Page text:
isles. isles. For their particular description, I refer the reader to Mr. Mullers account, and shall only observe further here, that these islands, perhaps, have trade and correspondence, with that chain of islands which runs over eastward from them to the American shore, mentioned above; for, from the first and second of the Kurilian Islands, over to SeduSlion Island, which is the first, in an eastern direction, is but 300 miles, and the respective distances between this whole chain so litttle, that they might easily pass from one to another, in order to reach the American coast, some of them being very clofe to it, as well as near one another. Thus I have enumerated several places, which the inhabitants of these parts of Asia might have passed over to North America, with great ease; and, indeed, there is scarce a point, from the latitude of 51, along the whole streight, to 74, north, that can be thought at too great a distance for such a passage.
It is, however, no great wonder that authors were so incredulous, as to the probability of inhabitants palling over from Asiatic Tartary to North Americai considering the vast distances which two eminent geographers, Moll and Senex, have laid down between them; but a comparative view of the differences between them and jfefferiess chart of North America, as projected from the Ruffian discoveries, will remove all manner of difficulties about it; for there appears to be sixty degrees difference of longitude, between Moll and the chart laid down in the Ruffian discoveries, of the most eastern coast of Siberia; and twenty degrees difference of the most west coast ot America, which makes a vast extent of country gained by the latter, where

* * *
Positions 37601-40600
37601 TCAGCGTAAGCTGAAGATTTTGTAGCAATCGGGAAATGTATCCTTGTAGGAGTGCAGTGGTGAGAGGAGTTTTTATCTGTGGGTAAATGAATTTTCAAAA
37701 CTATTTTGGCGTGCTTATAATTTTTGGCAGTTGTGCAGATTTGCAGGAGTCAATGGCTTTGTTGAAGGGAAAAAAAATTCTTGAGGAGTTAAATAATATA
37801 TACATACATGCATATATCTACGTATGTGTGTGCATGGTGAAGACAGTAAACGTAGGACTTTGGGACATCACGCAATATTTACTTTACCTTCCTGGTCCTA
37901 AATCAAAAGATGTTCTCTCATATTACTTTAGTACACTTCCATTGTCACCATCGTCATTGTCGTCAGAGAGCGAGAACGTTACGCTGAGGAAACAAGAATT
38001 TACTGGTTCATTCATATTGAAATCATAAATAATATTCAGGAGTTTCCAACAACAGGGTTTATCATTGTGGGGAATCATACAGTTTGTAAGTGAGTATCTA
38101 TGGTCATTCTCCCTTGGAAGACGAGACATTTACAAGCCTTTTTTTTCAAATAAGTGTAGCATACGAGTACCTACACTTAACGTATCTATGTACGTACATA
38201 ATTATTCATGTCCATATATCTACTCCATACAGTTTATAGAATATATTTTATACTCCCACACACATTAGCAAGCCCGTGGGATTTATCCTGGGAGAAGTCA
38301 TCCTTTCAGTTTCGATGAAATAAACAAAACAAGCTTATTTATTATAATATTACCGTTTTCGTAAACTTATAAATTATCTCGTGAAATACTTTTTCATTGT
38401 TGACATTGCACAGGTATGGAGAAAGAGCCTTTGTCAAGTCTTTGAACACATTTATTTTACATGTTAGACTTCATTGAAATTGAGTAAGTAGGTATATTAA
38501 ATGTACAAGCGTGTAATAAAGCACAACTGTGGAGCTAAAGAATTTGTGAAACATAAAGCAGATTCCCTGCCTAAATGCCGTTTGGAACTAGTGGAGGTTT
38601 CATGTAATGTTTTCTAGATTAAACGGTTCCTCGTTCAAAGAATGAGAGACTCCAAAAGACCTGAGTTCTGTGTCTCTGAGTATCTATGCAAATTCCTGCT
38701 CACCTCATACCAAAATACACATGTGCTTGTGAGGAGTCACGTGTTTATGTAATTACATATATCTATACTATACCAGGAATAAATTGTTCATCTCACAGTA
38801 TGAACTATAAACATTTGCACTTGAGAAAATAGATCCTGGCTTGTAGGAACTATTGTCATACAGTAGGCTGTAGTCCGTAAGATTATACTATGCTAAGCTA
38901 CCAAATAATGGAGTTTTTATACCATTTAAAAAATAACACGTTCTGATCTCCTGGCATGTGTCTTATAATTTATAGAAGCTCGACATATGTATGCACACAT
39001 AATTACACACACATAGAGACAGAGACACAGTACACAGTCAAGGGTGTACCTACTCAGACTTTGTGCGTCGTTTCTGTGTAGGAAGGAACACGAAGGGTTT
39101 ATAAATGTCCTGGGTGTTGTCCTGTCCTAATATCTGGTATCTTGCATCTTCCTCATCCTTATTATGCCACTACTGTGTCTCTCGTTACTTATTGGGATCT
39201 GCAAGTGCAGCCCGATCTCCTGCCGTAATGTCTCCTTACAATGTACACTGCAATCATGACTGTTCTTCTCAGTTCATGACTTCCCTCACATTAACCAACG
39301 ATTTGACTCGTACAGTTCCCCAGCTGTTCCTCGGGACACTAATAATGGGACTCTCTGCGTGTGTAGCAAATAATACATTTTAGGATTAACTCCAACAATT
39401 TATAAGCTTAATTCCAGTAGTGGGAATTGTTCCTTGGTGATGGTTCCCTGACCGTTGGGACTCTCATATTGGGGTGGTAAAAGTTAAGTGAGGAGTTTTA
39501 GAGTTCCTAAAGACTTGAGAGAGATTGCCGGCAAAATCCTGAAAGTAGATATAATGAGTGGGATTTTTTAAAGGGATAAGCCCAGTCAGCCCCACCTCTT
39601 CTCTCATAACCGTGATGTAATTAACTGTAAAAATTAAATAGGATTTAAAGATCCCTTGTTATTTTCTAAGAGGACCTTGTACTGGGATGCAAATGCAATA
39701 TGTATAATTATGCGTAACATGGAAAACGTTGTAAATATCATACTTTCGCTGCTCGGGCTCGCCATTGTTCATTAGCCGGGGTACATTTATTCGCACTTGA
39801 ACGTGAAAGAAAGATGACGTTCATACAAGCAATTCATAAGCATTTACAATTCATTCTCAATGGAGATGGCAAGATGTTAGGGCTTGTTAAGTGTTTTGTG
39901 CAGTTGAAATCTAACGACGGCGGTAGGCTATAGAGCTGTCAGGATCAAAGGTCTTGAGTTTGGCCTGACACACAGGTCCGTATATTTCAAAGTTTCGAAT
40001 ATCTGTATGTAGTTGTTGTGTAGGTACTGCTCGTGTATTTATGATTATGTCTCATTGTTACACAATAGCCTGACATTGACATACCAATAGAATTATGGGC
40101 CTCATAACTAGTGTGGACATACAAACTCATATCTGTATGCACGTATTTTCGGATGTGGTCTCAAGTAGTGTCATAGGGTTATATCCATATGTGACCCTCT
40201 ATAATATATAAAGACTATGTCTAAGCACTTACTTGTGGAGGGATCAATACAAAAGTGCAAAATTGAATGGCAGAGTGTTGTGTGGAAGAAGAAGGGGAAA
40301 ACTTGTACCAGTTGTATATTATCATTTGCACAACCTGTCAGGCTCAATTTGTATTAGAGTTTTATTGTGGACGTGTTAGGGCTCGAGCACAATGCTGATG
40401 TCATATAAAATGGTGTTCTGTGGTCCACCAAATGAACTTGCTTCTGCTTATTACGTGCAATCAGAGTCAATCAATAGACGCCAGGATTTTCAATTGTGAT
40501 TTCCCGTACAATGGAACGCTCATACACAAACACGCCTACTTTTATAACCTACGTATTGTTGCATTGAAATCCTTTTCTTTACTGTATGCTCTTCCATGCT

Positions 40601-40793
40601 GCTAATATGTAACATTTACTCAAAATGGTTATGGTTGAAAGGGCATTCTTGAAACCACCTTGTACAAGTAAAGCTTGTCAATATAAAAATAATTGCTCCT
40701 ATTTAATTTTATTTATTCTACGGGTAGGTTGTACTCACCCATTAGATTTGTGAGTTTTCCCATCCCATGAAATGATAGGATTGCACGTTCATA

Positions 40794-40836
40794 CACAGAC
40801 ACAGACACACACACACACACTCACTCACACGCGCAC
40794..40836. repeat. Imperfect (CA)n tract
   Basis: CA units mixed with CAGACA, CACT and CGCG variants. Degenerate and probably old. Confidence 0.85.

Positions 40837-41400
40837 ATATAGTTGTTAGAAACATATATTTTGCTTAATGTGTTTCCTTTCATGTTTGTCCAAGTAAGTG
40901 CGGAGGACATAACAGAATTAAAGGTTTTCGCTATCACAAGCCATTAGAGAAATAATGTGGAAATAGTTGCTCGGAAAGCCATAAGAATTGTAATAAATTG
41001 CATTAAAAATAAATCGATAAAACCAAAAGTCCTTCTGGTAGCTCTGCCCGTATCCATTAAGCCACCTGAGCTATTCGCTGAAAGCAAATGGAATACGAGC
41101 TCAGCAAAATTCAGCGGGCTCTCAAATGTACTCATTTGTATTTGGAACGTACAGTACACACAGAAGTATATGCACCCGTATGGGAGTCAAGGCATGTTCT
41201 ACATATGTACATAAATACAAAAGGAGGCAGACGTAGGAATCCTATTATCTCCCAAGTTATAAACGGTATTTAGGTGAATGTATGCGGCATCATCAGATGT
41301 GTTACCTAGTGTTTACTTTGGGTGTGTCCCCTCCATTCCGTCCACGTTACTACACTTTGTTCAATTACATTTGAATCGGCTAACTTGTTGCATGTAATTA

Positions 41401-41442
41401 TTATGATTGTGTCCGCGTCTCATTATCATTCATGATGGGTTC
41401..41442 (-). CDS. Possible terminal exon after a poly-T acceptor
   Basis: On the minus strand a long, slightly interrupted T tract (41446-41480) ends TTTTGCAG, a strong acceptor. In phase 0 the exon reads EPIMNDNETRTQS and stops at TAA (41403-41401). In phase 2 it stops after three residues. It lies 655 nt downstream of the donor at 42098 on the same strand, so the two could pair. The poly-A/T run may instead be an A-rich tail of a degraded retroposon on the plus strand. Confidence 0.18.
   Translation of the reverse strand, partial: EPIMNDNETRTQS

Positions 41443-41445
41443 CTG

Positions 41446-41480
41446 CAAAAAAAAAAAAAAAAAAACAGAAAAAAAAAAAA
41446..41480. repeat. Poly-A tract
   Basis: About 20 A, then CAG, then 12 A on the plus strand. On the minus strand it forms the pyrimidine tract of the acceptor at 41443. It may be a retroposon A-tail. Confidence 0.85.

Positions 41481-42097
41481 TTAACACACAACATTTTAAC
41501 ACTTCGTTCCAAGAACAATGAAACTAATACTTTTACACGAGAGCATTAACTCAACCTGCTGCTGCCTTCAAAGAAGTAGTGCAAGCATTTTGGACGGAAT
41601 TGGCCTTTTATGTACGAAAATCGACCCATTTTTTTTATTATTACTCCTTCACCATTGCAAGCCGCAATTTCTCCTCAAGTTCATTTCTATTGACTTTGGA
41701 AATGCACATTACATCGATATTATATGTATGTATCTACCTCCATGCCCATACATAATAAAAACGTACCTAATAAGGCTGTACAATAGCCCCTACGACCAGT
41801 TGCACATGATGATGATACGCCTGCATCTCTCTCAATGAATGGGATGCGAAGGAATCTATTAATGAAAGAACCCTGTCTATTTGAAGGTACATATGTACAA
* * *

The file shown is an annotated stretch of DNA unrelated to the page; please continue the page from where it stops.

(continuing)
by by the intervening sea is reduced to a streight, for several degrees of north latitude: so that these later observations have reduced the passage from Asa to America^ to less than ioo, in several places, which Moll and Senex have made more than 1000, leagues.